One of the goals of Silverlight is to be a subset of WPF so that you can cross-compile the code between the two frameworks. This works great when you adhere to the strict subset that Silverlight provides, but when you want to deviate from that to provide richer functionality in your WPF version, you’re left with messy workarounds. One options is to make the changes in code using the preprocessor #if…#endif directives to conditionally include code, but what if you want to make the change in XAML? The XAML processor doesn’t allow preprocessor commands such as #if…#endif, so currently the only workaround is to create two copies of the XAML and change them manually. In doing this, you’d lose all the benefits of code sharing now that you’re maintaining two XAML files.
I’ve created a custom MSBuild targets file that will allow you to take full advantage of the C++ preprocessor to conditionally include code the way you’re used to doing it already. In part one I’ll just give a high level overview of what it does and how to use it, and I’ll provide more detail, and better incremental build functionality.
To use this build tool, you must add the following paths to your environment PATH variable so that the compiler knows where to find the C++ preprocessor:
c:\Program Files (x86)\Microsoft Visual Studio 9.0\VC\bin\
c:\Program Files (x86)\Microsoft Visual Studio 9.0\Common7\IDE\
NOTE: Your paths may be different.
After you’ve done that, just import PreprocessXaml.targets at the end of your csproj file (see attached example). This works for Silverlight projects or WPF projects. Once you do that, all your XAML pages will be preprocessed (except for App.xaml, we’ll add that in part 2) and compiled to Filename.i.xaml and from then on will be processed as normal.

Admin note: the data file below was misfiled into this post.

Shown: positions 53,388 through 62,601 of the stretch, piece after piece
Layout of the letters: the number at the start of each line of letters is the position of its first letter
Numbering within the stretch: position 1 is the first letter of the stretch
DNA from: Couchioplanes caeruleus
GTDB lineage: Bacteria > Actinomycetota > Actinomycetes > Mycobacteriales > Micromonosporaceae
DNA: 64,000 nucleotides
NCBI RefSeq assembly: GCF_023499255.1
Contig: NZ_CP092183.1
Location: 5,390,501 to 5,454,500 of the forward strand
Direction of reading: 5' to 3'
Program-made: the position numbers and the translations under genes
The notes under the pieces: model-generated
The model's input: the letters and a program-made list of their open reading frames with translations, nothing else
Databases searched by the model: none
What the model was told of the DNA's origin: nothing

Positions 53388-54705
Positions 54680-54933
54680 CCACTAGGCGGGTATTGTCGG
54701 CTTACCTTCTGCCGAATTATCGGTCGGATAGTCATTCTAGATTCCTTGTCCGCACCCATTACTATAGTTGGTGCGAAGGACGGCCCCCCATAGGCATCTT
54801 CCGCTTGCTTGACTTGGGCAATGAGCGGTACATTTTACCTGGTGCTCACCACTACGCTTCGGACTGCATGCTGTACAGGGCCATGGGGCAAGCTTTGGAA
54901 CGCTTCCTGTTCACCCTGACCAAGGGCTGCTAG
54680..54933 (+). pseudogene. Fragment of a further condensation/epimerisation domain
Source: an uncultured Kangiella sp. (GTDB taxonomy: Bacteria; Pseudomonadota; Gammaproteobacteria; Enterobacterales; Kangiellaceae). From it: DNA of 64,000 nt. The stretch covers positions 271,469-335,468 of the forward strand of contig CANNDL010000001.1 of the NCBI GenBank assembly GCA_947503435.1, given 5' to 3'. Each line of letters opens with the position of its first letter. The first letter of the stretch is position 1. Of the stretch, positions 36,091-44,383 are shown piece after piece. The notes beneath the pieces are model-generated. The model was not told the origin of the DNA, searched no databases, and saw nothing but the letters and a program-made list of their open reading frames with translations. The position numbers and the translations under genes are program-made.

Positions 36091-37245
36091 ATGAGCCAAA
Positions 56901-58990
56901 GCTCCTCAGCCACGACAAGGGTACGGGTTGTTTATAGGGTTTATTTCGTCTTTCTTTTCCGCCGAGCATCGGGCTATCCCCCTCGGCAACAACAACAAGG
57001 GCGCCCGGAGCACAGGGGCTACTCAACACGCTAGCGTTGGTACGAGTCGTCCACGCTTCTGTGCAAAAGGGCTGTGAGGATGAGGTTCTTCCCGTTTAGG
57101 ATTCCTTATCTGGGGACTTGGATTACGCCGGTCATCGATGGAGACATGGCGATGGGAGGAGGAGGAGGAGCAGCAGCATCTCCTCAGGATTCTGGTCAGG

1: <Project xmlns="http://schemas.microsoft.com/developer/msbuild/2003">
3: Insert the PreprocessXaml target into the build process
6: <!-- For WPF projects -->
11: <!-- For Silverlight projects -->
18: Runs the C++ preprocessor over all XAML files before they are compiled and packaged.
19: This allows for conditional inclusion of XAML such as
21: #if SILVERLIGHT
22: Text="This is in Silverlight"
24: Text="This is in WPF"
27: or use #define to define constants etc.
29: <Target Name="PreprocessXaml">
31: <!-- Create a list of pages post-preprocess -->
32: <PreprocessedPages Include="@(Page->'%(RelativeDir)%(Filename).i%(Extension)')" />
33: <!-- We don't want to include the unprocessed files as resources, include the preprocessed files instead -->
34: <Resource Remove="@(Page)" />
35: <Resource Include="@(PreprocessedPages)" />
36: <!-- Convert the DefineConstants property into an ItemGroup -->
37: <XamlConstants Include="$(DefineConstants)" />
40: <!-- Convert the XamlConstants ItemGroup into a list command line switches for CL.exe -->
41: <CommandLineDefineConstants>@(XamlConstants->'/D%(Identity)',' ')</CommandLineDefineConstants>
43: <!-- Run the preprocessor -->
44: <Exec Command="CL.exe /nologo /EP $(CommandLineDefineConstants) "%(Page.FullPath)" > %(RelativeDir)%(Filename).i%(Extension)" />
45: <!-- Replace the pages with the preprocessed pages so that subsequent targets will use the preprocessed files -->
47: <Page Remove="**" />
48: <Page Include="@(PreprocessedPages)" />
Attached is a simple project that shows conditional compilation of XAML at work.